The Least, First

Monte Asbury's blog

Archive for the ‘Evangelism’ Category

N.T. Wright’s definition of evangelism

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N.T. Wright, Bishop of Durham

N.T. Wright, Bishop of Durham

“When the church is seen to move straight from worship of the God we see in Jesus to making a difference and effecting much-needed change in the real world;

when it becomes clear that the people who feast at Jesus’ table are the ones in the forefront of work to eliminate hunger and famine;

when people realize that those who pray for the Spirit to work in and through them are the people who seem to have extra resources of love and patience in caring for those whose lives are damaged, bruised, and shamed;

then it is not only natural to speak of Jesus himself and to encourage others to worship him for themselves and find out what belonging to his family is all about but it is also natural for people, however irreligious they may think of themselves as being, to recognize that something is going on that they want to be part of.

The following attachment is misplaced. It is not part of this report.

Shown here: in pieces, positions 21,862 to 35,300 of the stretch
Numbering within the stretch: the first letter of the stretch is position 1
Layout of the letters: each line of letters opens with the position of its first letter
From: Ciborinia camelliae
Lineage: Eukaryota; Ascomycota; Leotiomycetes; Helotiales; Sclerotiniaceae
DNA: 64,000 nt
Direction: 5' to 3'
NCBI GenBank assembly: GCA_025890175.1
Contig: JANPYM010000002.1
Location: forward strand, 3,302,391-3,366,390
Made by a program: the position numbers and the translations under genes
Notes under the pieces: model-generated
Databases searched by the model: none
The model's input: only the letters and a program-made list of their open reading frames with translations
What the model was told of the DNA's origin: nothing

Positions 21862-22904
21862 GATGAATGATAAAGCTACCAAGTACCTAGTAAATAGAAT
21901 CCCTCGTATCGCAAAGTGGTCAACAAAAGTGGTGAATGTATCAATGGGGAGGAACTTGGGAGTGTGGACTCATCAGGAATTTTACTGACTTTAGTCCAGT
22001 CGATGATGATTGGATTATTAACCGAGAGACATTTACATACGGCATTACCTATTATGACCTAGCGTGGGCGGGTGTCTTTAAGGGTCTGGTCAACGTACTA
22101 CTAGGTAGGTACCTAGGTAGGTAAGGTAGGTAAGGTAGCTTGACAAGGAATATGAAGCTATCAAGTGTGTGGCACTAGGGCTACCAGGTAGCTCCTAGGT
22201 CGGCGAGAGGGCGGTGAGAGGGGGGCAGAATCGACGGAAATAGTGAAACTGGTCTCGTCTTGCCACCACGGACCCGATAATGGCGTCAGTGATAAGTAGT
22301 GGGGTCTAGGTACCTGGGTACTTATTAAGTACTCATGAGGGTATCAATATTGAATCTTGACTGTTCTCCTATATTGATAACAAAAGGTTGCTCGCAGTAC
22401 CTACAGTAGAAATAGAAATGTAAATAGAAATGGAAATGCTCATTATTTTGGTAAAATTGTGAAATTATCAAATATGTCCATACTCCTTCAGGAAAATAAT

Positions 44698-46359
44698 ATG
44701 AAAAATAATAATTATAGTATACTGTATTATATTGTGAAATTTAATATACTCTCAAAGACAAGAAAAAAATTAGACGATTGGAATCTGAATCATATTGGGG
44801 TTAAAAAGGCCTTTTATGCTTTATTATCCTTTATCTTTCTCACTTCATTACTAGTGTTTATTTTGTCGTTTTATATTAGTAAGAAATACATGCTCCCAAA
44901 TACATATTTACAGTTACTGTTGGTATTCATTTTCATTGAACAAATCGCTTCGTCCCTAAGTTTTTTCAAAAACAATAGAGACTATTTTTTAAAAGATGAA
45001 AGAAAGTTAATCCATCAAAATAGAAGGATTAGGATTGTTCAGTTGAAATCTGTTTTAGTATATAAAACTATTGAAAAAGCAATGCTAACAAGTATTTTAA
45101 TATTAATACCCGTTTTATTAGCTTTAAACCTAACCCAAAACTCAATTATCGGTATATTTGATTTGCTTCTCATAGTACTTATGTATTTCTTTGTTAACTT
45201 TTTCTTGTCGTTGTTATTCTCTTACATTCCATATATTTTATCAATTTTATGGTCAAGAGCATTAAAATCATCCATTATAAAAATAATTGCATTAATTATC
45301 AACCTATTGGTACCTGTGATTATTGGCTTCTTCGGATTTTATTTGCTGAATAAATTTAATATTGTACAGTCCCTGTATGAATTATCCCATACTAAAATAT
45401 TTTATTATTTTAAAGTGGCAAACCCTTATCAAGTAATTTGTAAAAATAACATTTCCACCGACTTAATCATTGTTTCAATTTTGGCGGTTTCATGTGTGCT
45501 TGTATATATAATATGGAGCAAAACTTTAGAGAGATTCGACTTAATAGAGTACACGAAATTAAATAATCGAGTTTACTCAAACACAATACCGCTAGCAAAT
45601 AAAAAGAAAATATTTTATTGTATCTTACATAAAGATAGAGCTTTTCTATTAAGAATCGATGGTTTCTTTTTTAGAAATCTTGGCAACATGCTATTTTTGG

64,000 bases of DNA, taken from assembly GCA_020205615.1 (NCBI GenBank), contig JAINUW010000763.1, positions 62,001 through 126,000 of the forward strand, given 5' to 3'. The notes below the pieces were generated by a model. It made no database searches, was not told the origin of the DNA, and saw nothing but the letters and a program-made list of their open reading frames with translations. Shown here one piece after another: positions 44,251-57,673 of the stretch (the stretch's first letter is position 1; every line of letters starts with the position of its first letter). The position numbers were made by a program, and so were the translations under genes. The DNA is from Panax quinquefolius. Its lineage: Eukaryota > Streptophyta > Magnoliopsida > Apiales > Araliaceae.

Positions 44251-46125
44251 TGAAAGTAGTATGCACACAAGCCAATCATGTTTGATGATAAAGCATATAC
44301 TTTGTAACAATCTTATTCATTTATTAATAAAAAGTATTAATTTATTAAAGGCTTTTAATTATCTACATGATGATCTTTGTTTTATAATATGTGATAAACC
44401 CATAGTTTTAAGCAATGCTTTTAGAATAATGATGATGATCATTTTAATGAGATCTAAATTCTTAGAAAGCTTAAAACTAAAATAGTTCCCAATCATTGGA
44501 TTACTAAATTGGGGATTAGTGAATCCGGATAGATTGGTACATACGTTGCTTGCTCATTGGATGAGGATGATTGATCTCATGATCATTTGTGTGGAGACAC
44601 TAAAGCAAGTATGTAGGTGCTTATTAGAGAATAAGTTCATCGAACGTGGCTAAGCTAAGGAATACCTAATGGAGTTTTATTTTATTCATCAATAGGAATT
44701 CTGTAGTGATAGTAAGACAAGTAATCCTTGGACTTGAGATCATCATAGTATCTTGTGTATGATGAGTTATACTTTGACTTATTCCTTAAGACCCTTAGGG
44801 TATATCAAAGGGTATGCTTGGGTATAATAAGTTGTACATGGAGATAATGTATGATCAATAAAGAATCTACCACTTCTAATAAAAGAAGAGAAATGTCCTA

In terms that the author of Acts might have used, when the church is living out the kingdom of God, the word of God will spread powerfully and do its own work.”

Surprised By Hope, p. 267  (h/t Lon Marshall)

Written by Monte

August 23, 2009 at 5:32 pm

When atheists come to church (sermon of July 5)

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C Vonaesch - Femme Touchant Jesus

C Vonaesch - Femme Touchant Jesus

Last week, Jesus, pushing through a crowd, was secretly touched by a woman who’ d been bleeding for 12 years; her bleeding stopped.  She who’d been untouchable by the rules of the day touched him; she was then well, and he became untouchable.  She gets well. He takes on her “uncleanness.”

And then he touched a 12 year old girl who had recently died. He was now “unclean” twice-over (touching a dead body made him so a second time), but the girl was alive.   She gets life. He takes on her “uncleanness.”

Magnificent.

And the next thing that happens is that Jesus, the now-famous, compassionate, but scandalously irreligious traveling teacher, goes home to Nazareth. And while he’s been amazing everyone, at Nazareth, Jesus is amazed.